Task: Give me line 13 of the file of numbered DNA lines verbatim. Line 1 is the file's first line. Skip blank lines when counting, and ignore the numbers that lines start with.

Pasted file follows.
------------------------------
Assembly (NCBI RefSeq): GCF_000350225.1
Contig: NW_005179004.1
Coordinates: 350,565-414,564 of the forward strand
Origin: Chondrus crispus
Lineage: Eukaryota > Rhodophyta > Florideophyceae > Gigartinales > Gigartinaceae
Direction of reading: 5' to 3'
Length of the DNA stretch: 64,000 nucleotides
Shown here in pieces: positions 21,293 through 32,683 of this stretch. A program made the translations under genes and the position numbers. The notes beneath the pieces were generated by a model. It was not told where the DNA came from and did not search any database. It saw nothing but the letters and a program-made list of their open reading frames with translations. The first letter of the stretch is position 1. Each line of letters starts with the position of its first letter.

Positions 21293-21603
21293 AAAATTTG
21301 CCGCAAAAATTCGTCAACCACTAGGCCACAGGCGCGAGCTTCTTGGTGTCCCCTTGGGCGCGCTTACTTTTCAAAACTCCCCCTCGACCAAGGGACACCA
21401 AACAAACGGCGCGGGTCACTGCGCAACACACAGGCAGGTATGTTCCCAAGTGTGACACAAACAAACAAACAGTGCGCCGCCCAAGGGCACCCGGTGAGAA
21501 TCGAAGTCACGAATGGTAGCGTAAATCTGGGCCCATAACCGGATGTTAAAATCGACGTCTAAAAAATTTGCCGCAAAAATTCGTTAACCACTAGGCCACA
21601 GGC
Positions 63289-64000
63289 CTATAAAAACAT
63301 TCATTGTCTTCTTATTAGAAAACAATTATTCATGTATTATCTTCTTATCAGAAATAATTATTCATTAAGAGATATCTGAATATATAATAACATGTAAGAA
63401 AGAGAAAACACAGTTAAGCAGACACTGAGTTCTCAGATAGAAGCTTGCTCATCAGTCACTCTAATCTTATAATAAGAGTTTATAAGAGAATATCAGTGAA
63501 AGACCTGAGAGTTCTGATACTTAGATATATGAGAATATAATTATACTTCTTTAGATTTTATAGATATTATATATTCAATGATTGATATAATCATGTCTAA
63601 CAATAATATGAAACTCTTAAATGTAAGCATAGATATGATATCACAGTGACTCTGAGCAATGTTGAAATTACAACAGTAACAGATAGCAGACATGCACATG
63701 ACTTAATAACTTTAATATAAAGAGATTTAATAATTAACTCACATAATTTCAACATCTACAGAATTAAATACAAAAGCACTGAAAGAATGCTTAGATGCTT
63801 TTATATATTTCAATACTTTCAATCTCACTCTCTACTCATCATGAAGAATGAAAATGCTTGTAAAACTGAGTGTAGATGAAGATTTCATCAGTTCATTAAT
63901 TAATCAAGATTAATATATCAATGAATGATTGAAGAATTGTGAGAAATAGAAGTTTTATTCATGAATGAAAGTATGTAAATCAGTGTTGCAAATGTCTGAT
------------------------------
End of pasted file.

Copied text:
21501 TCGAAGTCACGAATGGTAGCGTAAATCTGGGCCCATAACCGGATGTTAAAATCGACGTCTAAAAAATTTGCCGCAAAAATTCGTTAACCACTAGGCCACA